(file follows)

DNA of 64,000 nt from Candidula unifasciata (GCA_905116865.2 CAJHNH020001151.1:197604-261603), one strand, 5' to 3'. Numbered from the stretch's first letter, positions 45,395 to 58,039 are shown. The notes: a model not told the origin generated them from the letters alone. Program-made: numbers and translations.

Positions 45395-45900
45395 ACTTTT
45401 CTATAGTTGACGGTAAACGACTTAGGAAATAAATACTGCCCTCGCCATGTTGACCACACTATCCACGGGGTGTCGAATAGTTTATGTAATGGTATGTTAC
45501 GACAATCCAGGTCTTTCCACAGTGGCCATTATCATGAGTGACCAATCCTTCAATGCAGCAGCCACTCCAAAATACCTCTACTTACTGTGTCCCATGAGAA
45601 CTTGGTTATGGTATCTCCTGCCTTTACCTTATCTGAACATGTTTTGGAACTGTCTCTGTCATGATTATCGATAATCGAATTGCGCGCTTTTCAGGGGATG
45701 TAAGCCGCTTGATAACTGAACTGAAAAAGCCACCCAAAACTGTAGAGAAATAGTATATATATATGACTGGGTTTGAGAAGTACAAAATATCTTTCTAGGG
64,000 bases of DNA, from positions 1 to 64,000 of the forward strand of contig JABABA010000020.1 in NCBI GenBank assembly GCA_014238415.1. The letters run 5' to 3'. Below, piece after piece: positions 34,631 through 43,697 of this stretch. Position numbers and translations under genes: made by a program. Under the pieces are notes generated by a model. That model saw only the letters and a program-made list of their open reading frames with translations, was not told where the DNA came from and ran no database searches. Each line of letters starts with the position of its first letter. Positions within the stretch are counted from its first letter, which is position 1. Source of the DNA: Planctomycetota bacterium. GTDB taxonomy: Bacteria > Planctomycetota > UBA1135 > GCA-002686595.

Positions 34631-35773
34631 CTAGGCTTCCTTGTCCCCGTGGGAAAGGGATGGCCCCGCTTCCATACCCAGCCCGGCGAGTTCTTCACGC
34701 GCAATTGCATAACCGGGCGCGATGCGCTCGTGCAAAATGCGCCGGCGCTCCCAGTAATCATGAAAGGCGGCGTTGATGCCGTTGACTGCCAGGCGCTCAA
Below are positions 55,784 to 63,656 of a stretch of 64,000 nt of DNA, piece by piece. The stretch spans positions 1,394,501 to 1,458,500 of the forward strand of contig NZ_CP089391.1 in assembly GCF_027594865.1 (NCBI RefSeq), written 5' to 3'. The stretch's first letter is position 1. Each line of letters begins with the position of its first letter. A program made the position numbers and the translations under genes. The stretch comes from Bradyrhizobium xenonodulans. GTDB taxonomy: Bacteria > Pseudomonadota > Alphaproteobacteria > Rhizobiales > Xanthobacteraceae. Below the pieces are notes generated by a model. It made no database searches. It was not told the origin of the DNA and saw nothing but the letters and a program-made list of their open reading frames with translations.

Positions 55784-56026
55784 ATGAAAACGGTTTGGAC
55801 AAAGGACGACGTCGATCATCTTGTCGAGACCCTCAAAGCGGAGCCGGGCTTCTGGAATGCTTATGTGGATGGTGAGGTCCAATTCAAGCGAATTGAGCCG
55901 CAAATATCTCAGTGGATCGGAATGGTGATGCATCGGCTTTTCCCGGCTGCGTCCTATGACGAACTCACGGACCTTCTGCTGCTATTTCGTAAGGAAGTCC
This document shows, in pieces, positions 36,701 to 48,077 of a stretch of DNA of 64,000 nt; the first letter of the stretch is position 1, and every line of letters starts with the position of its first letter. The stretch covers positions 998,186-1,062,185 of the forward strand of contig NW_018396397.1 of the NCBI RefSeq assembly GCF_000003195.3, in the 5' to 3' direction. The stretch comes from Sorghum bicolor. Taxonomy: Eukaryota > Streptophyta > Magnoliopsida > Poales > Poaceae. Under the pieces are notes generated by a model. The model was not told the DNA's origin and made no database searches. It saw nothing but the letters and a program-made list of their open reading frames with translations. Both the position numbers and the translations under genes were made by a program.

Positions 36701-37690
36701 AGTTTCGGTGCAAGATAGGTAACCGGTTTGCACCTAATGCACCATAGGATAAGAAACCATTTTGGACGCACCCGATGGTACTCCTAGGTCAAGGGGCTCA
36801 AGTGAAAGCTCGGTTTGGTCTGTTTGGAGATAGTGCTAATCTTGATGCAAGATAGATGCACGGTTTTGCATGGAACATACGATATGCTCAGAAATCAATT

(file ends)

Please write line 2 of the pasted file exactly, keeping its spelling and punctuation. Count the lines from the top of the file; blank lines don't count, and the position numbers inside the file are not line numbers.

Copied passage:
Positions 45395-45900